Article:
Why is chemistry so complex? What is the “key?” Here we go again getting lost in the weeds of chemistry. Maybe not so much. I’ll try my best to give some simple examples of which nutrients to use, where and why. Do I want “che”lated or complexed micronutrients?
First, what’s the difference? Let’s think of chelation like a crescent wrench. The nutrient we are looking to push into the plant, well that’s the nut. When we chelate nutrients, we hold on to those ions (usually metal) on several sides surrounding it. Chelating agents can bind metal ions with several atoms in a molecule, but it’s always with an organic (carbon-based) molecule. That means it can be bound with a nitrogen-based group and even an oxygen-based group in the same larger molecule, like the two sides of an adjustable wrench. They are synthetic, usually very stable and water soluble (hence the grip on a hex nut with a crescent wrench.) It’s held tightly but can easily be released when we need it. We are trying to keep that nut locked in place for a while before it’s released to be absorbed (i.e., solubilized). It is very important in enzymatic reactions.
In medicine for humans, chelating agents are the equivalent of sending lots of crescent wrenches through our body to lock up toxic metal ions. In agriculture, we chelate first to try to get the nutrients into the plant. Glyphosate is one of the best chelators and it works by getting into the plant and tying up the manganese and zinc so the plant can’t use it for its enzymatic reactions. It “systemically” kills the plant from within as it can no longer carry out its normal functions. We release these ions by acidifying them. The most stable chelated nutrient is EDTA iron which is why it is much less effective on high pH soils. EDDHA works much better when the pH goes up. Here in the west, much of our soil is above 7 pH.
Complexing an ion can be multiple binding sites or even one. It can be a single ion, a functional group or even a separate molecule. Think of complexing like an ice cream cone if it’s single (the nutrient is the ice cream, the agent is the cone.) or like a dumbbell if it’s in the middle and binding two ions. The agent is the bar and the nutrients are the weights at the end. In agriculture, lignosulfonates, organic acids like humic and fulvic, gluconic acids, sugars and amino acids are typical complexing agents. They are biodegradable and fairly easy to make. They are attached to carbons and can be easily absorbed. We tend to forget the three main elements of any living creature are carbon, hydrogen and oxygen. Being assimilated with carbon can be very advantageous. Because of their nature, they can solubilize easily but also make precipitates forming less soluble salts in the soil. They’ll have to be acidified later to become available if at all.
Let’s get back to wrenches, ice cream cones and dumbbells. It has been my experience that fertigating with chelates works better than with complexes. It has also been my experience that spraying complexed nutrients foliarly facilitates better nutrient uptake. The caveat is qualifying those statements with, “It has been my experience.” Often, nutrients are applied in conjunction with other chemistries to logistically get to all the necessary functions of an orchard in the short time allocated to grow a crop. Boron often goes out with glyphosate applications. Micronutrients often go out with pesticide or fungicide sprays. Macronutrient blends of NPK get micronutrients blended in with them all the time. Many of these will have some sort of tie-up, so find out first or jar test them. It is important to know what you are applying and how it may tie up other nutrients to make sure it’s effective. After a foliar spray, it’s tough to see a white salt residue on your leaves as certain nutrients tied up and dried out, leaving them fairly useless until it rains again or another spray happens to solubilize them.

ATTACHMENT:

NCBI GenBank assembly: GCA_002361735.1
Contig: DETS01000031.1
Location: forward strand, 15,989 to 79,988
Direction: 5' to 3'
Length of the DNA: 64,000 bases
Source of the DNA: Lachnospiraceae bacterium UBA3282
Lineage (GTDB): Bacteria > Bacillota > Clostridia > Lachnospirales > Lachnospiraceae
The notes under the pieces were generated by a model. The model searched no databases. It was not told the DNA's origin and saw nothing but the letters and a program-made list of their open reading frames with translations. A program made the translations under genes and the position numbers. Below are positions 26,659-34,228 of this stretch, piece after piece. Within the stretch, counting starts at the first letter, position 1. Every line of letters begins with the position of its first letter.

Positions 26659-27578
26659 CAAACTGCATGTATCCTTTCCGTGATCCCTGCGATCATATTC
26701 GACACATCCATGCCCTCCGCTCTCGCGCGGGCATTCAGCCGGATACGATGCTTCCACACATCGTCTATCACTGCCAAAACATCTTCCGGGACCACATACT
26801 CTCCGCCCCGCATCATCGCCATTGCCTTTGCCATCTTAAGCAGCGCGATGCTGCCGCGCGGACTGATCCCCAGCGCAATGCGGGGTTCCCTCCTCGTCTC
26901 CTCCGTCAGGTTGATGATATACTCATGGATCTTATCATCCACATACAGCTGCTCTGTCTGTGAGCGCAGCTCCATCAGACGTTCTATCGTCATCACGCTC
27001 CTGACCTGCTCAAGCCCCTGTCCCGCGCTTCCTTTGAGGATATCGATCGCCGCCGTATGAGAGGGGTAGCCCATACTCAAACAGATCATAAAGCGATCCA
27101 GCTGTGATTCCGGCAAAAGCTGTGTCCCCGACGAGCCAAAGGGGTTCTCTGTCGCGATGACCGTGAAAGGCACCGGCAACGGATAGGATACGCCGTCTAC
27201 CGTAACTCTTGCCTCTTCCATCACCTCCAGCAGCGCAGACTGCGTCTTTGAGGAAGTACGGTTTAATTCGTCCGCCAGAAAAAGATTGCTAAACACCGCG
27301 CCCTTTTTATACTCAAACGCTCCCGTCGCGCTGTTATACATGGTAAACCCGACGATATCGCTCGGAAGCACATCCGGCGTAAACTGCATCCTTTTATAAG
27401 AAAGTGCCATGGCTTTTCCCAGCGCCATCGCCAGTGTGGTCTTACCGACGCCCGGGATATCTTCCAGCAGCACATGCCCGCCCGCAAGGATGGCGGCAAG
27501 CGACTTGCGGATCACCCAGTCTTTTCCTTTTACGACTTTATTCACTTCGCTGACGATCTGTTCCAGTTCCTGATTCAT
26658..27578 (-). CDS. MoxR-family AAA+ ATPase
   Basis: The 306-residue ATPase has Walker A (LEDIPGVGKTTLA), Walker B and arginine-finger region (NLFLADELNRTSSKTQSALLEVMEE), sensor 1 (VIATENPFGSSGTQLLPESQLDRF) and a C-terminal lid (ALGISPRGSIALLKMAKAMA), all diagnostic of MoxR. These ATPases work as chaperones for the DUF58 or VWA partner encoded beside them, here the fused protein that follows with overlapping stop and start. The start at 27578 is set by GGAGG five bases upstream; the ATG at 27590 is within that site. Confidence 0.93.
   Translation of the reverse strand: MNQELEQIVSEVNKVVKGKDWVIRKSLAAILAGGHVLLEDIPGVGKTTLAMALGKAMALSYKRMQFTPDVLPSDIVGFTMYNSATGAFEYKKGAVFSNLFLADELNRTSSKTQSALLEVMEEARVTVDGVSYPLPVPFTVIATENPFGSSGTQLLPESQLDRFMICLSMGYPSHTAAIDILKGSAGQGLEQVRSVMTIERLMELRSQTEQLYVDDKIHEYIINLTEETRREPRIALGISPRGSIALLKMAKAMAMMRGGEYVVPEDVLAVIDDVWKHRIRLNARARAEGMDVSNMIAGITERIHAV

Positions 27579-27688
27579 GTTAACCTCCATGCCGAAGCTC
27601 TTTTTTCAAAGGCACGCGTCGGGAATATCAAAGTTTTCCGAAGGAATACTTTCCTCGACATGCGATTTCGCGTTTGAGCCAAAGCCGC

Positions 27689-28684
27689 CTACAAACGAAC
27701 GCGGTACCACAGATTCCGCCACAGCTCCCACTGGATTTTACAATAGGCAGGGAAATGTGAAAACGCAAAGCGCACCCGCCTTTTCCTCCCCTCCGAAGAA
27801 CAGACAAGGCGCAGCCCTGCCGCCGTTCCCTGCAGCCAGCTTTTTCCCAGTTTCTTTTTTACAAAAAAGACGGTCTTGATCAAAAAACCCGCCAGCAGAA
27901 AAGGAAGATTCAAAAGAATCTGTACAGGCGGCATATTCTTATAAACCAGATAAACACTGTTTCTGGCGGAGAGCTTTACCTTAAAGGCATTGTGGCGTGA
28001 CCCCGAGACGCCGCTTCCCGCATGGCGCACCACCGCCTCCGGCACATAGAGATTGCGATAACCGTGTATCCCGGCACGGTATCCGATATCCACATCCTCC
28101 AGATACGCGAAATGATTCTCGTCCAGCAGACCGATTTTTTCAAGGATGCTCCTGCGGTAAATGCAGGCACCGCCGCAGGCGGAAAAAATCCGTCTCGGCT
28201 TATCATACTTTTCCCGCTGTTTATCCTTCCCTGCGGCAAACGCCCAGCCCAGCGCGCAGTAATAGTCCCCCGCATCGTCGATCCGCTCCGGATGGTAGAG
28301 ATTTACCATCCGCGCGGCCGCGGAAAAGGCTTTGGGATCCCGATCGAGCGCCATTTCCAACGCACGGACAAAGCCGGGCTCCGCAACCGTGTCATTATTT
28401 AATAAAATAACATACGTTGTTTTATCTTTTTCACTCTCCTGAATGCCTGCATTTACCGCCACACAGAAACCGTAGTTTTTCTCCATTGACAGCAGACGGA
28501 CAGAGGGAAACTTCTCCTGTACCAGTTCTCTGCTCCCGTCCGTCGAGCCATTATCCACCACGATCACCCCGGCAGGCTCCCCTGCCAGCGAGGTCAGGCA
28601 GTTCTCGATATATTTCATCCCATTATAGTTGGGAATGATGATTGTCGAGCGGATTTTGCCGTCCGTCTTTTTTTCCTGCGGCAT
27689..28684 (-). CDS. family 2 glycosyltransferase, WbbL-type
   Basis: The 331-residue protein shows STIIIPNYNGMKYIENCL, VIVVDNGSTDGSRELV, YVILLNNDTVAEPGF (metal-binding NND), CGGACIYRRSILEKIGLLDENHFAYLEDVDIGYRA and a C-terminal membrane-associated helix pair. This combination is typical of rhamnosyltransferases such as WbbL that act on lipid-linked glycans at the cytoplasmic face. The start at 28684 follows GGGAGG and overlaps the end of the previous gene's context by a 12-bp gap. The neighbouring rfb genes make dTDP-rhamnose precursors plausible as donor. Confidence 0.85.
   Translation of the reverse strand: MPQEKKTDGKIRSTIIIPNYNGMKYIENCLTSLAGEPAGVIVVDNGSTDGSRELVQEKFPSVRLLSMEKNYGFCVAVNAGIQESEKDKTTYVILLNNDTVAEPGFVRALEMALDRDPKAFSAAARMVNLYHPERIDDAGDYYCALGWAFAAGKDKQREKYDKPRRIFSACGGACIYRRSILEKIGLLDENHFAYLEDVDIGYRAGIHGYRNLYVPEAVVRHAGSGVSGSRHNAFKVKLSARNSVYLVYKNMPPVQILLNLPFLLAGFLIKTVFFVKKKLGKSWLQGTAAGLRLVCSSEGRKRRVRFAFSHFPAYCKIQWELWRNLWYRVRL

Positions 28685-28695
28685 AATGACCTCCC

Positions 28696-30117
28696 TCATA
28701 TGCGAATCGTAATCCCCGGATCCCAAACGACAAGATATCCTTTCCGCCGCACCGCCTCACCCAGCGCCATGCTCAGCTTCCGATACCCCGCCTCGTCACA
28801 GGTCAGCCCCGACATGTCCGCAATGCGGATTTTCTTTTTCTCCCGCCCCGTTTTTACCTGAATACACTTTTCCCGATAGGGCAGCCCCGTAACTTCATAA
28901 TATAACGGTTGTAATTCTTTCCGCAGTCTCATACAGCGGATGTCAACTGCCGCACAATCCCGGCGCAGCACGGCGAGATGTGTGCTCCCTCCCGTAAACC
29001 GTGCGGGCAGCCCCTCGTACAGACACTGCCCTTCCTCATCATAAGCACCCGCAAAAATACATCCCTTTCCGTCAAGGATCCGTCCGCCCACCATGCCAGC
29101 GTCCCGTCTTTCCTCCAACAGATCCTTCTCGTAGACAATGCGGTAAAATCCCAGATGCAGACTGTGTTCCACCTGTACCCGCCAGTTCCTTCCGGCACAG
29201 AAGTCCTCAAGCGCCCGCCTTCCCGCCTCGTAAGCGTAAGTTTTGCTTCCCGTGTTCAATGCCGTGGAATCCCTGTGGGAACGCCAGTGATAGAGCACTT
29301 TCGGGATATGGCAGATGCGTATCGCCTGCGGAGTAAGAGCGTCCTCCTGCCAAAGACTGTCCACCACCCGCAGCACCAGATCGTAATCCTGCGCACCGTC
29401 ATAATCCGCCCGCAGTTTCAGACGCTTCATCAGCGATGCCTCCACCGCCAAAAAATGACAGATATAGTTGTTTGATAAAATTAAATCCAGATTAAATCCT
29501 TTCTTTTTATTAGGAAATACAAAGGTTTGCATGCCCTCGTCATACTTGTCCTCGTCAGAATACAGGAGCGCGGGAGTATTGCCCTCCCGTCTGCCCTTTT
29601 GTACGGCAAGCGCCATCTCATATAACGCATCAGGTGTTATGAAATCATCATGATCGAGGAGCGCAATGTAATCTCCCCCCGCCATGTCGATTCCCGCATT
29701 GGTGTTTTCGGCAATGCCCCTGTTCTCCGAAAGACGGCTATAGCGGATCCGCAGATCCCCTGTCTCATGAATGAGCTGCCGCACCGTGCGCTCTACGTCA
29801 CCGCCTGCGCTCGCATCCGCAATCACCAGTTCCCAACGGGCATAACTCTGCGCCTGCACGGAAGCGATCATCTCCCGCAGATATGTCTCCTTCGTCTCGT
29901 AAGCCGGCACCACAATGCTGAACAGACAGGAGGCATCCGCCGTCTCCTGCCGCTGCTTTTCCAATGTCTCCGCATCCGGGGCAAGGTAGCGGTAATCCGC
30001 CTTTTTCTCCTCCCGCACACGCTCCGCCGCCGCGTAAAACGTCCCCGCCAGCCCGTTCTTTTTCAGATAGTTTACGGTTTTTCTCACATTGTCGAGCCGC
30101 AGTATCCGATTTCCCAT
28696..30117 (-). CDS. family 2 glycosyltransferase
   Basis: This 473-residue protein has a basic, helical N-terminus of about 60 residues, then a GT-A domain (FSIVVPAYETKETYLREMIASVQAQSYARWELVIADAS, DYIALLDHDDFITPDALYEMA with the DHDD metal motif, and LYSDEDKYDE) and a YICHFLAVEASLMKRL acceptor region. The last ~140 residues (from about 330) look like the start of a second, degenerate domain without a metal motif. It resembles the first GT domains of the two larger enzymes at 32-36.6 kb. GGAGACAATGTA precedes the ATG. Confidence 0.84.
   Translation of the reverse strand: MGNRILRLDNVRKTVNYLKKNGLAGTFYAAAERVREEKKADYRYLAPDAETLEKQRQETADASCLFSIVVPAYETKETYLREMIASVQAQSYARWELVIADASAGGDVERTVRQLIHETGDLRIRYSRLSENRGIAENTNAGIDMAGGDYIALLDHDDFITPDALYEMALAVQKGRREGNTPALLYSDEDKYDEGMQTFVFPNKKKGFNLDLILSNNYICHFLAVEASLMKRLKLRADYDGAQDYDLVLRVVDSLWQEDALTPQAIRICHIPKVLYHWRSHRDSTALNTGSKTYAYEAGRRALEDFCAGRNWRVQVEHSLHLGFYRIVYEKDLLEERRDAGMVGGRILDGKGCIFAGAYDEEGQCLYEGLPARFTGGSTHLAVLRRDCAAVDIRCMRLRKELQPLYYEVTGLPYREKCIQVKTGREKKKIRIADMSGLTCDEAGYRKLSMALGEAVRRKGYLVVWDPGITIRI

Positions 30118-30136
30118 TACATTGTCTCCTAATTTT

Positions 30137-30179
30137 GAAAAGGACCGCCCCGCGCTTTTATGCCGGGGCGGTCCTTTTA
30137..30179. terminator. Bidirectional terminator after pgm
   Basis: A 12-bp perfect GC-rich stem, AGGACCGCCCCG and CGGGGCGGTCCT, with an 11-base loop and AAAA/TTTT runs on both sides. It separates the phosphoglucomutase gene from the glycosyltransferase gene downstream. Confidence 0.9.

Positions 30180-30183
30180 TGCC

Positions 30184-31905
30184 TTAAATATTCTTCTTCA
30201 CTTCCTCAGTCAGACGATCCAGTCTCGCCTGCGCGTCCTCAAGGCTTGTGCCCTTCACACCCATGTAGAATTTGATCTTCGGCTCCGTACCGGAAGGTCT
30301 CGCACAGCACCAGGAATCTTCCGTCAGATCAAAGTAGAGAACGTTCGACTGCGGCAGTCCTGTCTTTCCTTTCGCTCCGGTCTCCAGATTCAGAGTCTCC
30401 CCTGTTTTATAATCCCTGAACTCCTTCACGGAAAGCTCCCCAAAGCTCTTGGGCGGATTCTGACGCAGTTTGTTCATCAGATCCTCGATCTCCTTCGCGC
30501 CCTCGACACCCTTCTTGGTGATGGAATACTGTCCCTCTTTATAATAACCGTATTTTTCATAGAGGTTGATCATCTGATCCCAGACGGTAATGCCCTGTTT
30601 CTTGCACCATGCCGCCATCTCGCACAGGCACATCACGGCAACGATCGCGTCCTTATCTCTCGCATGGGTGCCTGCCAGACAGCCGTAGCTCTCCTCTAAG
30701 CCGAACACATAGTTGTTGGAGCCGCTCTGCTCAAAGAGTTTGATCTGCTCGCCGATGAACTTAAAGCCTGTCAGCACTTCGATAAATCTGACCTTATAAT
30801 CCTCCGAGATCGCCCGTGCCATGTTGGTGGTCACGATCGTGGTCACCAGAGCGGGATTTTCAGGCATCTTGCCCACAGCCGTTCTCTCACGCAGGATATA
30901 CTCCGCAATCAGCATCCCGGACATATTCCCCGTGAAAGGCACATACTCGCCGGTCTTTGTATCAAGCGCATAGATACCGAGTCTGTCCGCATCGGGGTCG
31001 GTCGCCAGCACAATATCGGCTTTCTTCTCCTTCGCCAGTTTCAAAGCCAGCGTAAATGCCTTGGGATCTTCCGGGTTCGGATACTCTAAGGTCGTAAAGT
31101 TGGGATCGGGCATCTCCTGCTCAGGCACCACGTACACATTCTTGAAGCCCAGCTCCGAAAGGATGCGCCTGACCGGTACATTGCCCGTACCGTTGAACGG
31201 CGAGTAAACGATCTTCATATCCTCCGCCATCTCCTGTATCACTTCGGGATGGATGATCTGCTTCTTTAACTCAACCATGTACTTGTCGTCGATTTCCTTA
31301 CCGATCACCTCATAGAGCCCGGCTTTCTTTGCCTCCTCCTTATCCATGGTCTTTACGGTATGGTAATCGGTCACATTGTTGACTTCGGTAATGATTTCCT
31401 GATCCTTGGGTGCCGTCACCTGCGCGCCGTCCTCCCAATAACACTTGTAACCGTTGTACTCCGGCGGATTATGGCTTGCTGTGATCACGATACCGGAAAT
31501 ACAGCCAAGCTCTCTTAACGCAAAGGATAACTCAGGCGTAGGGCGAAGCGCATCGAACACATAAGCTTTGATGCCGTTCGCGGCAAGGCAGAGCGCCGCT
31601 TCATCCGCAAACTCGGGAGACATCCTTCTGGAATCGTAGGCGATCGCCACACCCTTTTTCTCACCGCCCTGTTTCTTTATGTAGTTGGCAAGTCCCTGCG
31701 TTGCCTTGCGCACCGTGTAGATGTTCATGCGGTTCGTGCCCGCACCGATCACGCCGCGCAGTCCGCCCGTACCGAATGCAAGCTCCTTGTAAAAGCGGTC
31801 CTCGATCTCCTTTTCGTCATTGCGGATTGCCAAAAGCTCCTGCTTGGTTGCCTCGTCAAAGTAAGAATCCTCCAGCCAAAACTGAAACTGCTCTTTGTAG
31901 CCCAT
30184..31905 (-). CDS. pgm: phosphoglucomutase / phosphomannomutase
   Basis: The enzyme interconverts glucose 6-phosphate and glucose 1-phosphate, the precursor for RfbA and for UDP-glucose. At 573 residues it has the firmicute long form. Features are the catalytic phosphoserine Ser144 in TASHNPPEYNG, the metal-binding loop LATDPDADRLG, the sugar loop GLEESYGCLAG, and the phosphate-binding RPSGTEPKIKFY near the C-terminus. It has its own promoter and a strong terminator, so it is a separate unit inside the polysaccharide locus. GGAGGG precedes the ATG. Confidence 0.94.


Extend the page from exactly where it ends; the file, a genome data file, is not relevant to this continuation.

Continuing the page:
A farmer can typically hedge his bet by adding a complexing agent to a nutrient application. Often, sugars are used, organic acids like humic and fulvic, weak acids like gluconic, lacto-bionic, citric and malic acids lend themselves to carrying more nutrients into a plant in a foliar application. The point here is don’t spray nutrients and just hope they are assimilated onto your crop. Do your research, ask your CCA and make a separate, isolated, clean spray if a specific nutrient gets critically low. In most areas, applying nutrients by air can save a lot of time, be more cost effective than the labor and diesel to go through your field again, and be very effective for a specific nutrient.
One last thought: I have been on farms where managers are a little disappointed that certain nutrients are still a little low after a foliar application. Many times, the new growth and larger crop associated with proper nutrition are not taken into consideration. The dilution ratio of larger leaves can play a role in how your nutrients get measured by weight. So, after using that crescent wrench to tighten those nuts where they are needed, lifting those barbells to make yourself stronger, have a little ice cream to top it off. And while you’re at it, do the same for your crops.